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Mona Lisa's Meal: A Renaissance Menu

Leonardo DaVinci's famed "Mona Lisa" always had a secret smile on her face... we think it may have been from the satisfaction of a meal savored and enjoyed. Our special "Mona Lisa's Meal" menu offers special recipes from the Renaissance era that will be enjoyed by the modern food enthusiast.


Spinach Tart

This dish is based on the style of 15th century Italian Renaissance tarts. It can be seasoned with sugar, cinnamon and sweet butter; with mace; or with sugar and butter. As an alternative, you can also add cheese (Parmesan for a more salty and savory tart, or Edam or Cheddar, for a sweeter tart) into the filling.

20 ounces spinach
1/4 pound butter
1 tablespoon sugar
1 teaspoon cinnamon
1/4 teaspoon mace
1/4 teaspoon salt
9" pastry shell

1. Boil spinach 3 minutes, rinse in cold water and wring dry.
2. Fry 2-3 minutes in butter with spices, and then remove from heat.
3. Allow batter to cool, and then fill shell and bake at 350 degrees for 40 minutes.


Green Broth of Eggs and Cheese

Soups were very popular in Renaissance Italy. These included vegetable and bean soups, like ribollita, and bread porridges, like Pappa al pomodoro. A soup that became especially popular in the Renaissance was cinestrata. It was a broth with marsala, beaten eggs, cinnamon, nutmeg and a little sugar.

3 tablespoons parsley
1/2 ounce Gouda or cheddar cheese, grated
3 small leaves fresh sage
5 threads saffron
2 thin slices white bread (or bacon)
2 cups pea stock or diluted chicken stock
1/8 teaspoon ginger
1 tablespoon white wine
1 3/4 ounces Gouda or cheddar cheese, grated
3 eggs

1. Soak bread in stock (either water left from cooking peas or 1/2 cup of canned chicken broth and 1 1/2 cups water).
2. Grind parsley, sage, and saffron in a mortar thoroughly.
3. Add 1/2 ounce cheese and soaked bread, and grind together.
4. Strain. If necessary, put back in mortar what didn't go through, grind and strain again.
5. Mix wine and ginger, add to mixture, and bring to a boil over moderate heat. Be careful that mixture does not stick to the bottom.
6. Stir in the rest of the cheese. Break eggs into soup, and continue to simmer until eggs are poached.


Roast Chicken

Chicken is probably the most popular type of poultry for the modern age, but you can also consider using turkey or another game hen in this recipe.

Large chicken
1/3 cups orange juice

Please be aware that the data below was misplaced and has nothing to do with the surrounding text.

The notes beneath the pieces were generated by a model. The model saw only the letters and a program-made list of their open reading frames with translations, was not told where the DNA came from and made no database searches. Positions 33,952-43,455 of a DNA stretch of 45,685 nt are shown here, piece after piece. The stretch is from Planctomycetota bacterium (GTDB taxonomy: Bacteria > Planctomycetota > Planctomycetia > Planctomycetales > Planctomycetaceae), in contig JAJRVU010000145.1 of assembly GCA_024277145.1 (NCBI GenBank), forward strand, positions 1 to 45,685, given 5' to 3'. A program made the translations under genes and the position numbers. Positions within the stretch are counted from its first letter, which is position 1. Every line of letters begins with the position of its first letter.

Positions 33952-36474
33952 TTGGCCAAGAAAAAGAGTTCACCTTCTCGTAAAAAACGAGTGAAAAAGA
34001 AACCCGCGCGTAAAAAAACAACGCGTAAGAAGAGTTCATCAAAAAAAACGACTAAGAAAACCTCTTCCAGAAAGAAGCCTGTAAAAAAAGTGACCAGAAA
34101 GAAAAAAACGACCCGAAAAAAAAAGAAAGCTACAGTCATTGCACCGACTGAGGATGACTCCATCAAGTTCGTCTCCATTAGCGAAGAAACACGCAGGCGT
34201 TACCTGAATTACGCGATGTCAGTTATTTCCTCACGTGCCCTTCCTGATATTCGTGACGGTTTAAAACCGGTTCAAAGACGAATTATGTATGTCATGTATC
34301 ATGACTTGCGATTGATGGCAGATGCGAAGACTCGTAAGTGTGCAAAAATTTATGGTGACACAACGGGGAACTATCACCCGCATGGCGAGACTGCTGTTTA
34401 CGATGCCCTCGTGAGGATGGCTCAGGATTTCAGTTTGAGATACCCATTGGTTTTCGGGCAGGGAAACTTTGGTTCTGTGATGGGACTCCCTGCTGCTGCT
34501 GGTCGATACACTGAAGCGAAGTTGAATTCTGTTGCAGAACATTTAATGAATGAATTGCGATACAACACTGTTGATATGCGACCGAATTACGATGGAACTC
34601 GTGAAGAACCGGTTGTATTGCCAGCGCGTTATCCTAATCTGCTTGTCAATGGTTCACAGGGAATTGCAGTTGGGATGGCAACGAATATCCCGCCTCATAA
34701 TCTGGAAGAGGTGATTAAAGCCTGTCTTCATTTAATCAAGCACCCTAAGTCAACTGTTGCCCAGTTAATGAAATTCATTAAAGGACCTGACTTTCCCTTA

1 tablespoon rosewater
2 tablespoons sugar plus 1 teaspoon cinnamon

1. Roast chicken at 375 degrees for 75-90 minutes, or until meat is no longer pink.
2. Place roasted chicken into dish and pour over orange juice or rosewater, sugar and well-ground cinnamon.


Custard Tart

It was only at the beginning of the 17th century that desserts took their place. Before this time, sugary and salty dishes were often mixed, and it is difficult today to discern which dishes were main courses and which dishes were officially desserts. For example, quite a few recipes for sweet rice puddings have been found to contain chicken! Most likely, it was Catherine de Medici's famous Italian chefs whose desserts began a trend from Italy and into France. The most common desserts of the era were tartes, pies, flans, custards, rice puddings, rissoles, jellies, and sabayons. Almost all known for their very high sugar content. In fact, not only were Renaissance desserts known for their large quantaties of sugar, but also for the unusual mix of sugar with vinegar, reputed to be a health tonic. For this recipe, note that to make small tarts, make half amount of crust and shape into 15 petite tart shells by pressing the dough down into muffin tins. Bake about 10-15 minutes at 400 degrees, then pour in filling and bake about 40 minutes at 375 degrees.

4 egg yolks
2 cups milk
1/2 teaspoon cinnamon
1/2 cup sugar
9" pie crust

1. Mix cinnamon and sugar together.
2. Mix in milk, add egg yolks and beat well.
3. Pour mixture into pre-baked tart shell and bake at 375 degrees for 50-60 minutes.


Roast Chestnuts with Roses

This is an elegant dessert popular during the 15th and 16th centuries. The recipe serves six. You also need six white napkins.

14 ounces roast chestnuts, already prepared and peeled
2 red roses
3 1/2 ounces sugar
Salt and pepper
1 glass Marsala or other aromatic wine

1. Heat roast chestnuts in a pan with wine and allow to dry completely.
2. Place salt, pepper and sugar in large bowl. Add roast chestnuts and blend.
3. Divide into six portions and place each portion on a white napkin. Divide rose petals in 6 parts, and place on chestnuts and close napkins. Serve immediately.